Google presumed builder of floating data center

Oct 26, 2013
A view of Treasure Island on November 12, 2007 in San Francisco Bay, California

An enormous floating barge has emerged in the San Francisco Bay, which tech-savvy sleuths suspect is a massive data center being constructed by Google, the CNET blog reported.

The huge floating structure "stands about four stories high and was made with a series of modern cargo containers... Locals refer to it as the secret project," CNET wrote, adding that Google did not respond to requests for comment.

"It's all but certain that Google is the entity that is building the massive structure that's in plain sight, but behind tight security," the online tech site wrote.

CNET noted that Google "has a history of putting data centers in places with cheap cooling, as well as undertaking odd and unexpected projects like trying to bring Internet access to developing nations via balloons and blimps."

The barge is located off Treasure Island, an artificial island between San Francisco and Oakland in the San Francisco Bay.

CNET said the barge is 250 feet (76 meters) long, 72 feet (21 meters) wide and 16 feet (4.8 meters) deep.

"Although Google has not confirmed any projects on Treasure Island, which is owned by the US Navy and subleased by the city of San Francisco, ample evidence suggests that the company is behind whatever is going on... on the barge," as well as inside a huge hangar on the island, CNET wrote.

Explore further: Google-funded sea research vessel sets sail

add to favorites email to friend print save as pdf

Related Stories

Google-funded sea research vessel sets sail

Aug 01, 2013

A $60 million research ship funded by a Google executive is setting sail from San Francisco to study a so-called "dead zone" in the Pacific Ocean and other mysteries of the sea.

CNET reporter quits over CBS interference

Jan 15, 2013

Technology reviews by website CNET have long been respected for their thoroughness and integrity, but that reputation has come under scrutiny after a top reporter quit over what he says is editorial interference by its parent ...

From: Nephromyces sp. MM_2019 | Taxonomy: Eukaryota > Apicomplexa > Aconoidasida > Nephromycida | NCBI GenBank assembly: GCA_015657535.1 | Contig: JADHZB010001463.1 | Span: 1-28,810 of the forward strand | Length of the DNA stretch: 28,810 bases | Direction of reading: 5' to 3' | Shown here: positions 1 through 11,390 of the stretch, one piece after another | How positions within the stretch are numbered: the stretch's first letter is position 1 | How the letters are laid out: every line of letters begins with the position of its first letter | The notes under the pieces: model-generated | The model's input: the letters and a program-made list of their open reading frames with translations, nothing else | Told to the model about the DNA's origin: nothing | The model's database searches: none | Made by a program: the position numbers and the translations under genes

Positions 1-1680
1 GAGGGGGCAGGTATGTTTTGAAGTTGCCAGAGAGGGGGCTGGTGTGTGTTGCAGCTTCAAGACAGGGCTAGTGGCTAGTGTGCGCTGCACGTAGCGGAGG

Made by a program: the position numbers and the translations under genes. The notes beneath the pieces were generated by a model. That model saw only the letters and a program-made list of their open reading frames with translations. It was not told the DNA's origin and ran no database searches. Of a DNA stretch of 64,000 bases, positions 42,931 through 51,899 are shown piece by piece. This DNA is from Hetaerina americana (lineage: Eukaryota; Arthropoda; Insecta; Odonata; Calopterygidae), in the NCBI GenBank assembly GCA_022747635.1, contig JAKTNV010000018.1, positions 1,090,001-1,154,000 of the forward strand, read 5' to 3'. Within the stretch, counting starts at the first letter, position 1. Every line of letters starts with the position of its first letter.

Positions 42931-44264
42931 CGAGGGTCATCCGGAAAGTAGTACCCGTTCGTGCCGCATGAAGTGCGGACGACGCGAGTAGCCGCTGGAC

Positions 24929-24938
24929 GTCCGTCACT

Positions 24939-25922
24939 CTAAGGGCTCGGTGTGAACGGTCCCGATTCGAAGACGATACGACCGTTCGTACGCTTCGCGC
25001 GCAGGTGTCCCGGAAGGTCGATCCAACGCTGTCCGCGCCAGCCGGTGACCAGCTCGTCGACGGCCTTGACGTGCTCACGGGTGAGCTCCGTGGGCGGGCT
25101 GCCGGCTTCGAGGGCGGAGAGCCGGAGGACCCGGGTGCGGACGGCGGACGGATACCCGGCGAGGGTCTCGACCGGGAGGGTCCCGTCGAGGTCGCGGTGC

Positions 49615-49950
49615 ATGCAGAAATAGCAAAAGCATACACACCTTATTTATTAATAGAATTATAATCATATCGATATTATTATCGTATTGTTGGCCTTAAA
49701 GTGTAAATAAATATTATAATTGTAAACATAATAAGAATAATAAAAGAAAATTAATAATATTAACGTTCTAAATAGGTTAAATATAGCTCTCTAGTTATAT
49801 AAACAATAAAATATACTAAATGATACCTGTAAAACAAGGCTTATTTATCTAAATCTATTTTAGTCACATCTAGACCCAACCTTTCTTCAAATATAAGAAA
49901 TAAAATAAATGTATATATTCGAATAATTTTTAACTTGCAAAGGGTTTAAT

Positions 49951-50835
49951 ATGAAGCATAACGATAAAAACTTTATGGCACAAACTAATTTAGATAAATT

Recommended for you

Patent talk: Google sharpens contact lens vision

Apr 16, 2014

(Phys.org) —A report from Patent Bolt brings us one step closer to what Google may have in mind in developing smart contact lenses. According to the discussion Google is interested in the concept of contact ...

Neuroscientist's idea wins new-toy award

Apr 15, 2014

When he was a child, Robijanto Soetedjo used to play with his electrically powered toys for a while and then, when he got bored, take them apart - much to the consternation of his parents.

Land Rover demos invisible bonnet / car hood (w/ video)

Apr 14, 2014

(Phys.org) —Land Rover has released a video demonstrating a part of its Discover Vision Concept—the invisible "bonnet" or as it's known in the U.S. the "hood" of the car. It's a concept the automaker ...

User comments : 4

Adjust slider to filter visible comments by rank

Display comments: newest first

wealthychef
4.4 / 5 (5) Oct 26, 2013
Why did they put a picture of Treasure Island on the article, instead of a picture of the purportedly enormous barge? Is it invisible? Does nobody have a camera?
antialias_physorg
4.5 / 5 (2) Oct 27, 2013
Here's an image of the (possible) data center
http://www.dailym...Bay.html

If it is a data center then it may be a bid to move Google off shore (which would conceivably put them into a position where they didn't have to answer to NSA orders anymore).
cantdrive85
1.7 / 5 (12) Oct 27, 2013
Apparently construction stopped recently, seems Google failed to do it's due diligence.
http://sanfrancis...sco-bay/
Neinsense99
1.5 / 5 (8) Oct 27, 2013
Apparently construction stopped recently, seems Google failed to do it's due diligence.
http://sanfrancis...sco-bay/

Oops!

More news stories

Turning off depression in the brain

Scientists have traced vulnerability to depression-like behaviors in mice to out-of-balance electrical activity inside neurons of the brain's reward circuit and experimentally reversed it – but there's ...

There's something ancient in the icebox

Glaciers are commonly thought to work like a belt sander. As they move over the land they scrape off everything—vegetation, soil, and even the top layer of bedrock. So scientists were greatly surprised ...